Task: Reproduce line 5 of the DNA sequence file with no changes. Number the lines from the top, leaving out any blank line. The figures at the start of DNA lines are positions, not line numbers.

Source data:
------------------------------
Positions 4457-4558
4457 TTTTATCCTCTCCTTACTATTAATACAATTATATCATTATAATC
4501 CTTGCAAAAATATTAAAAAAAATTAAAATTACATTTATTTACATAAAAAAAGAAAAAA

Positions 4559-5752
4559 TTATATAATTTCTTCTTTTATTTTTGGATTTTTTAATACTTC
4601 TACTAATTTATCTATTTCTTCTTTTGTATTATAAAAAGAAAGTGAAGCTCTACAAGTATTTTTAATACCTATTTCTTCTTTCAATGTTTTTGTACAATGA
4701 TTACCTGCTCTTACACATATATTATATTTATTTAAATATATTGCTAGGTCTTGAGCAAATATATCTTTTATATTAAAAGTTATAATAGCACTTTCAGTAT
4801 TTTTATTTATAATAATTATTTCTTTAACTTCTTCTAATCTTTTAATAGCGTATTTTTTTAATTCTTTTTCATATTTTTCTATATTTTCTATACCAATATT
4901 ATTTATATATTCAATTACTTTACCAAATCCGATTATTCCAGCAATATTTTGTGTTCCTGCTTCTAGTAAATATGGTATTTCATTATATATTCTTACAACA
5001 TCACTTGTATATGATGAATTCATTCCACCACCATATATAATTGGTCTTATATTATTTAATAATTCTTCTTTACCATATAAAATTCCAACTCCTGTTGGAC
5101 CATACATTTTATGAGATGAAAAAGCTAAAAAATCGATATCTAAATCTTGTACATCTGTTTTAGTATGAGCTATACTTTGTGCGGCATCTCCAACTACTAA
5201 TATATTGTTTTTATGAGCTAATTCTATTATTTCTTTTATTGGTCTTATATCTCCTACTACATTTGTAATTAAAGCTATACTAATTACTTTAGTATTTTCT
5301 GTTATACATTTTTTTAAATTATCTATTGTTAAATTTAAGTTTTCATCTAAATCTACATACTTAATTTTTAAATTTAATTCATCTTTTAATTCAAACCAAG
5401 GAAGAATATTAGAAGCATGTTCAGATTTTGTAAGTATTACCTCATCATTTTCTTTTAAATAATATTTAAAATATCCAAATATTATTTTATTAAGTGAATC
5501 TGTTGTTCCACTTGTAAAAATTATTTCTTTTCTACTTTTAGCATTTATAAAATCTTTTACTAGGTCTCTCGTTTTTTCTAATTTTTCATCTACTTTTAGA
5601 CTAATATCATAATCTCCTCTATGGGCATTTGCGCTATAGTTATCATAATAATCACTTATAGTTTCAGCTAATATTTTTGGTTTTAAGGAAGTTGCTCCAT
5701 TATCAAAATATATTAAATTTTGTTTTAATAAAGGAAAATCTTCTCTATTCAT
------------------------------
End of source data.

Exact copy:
4559 TTATATAATTTCTTCTTTTATTTTTGGATTTTTTAATACTTC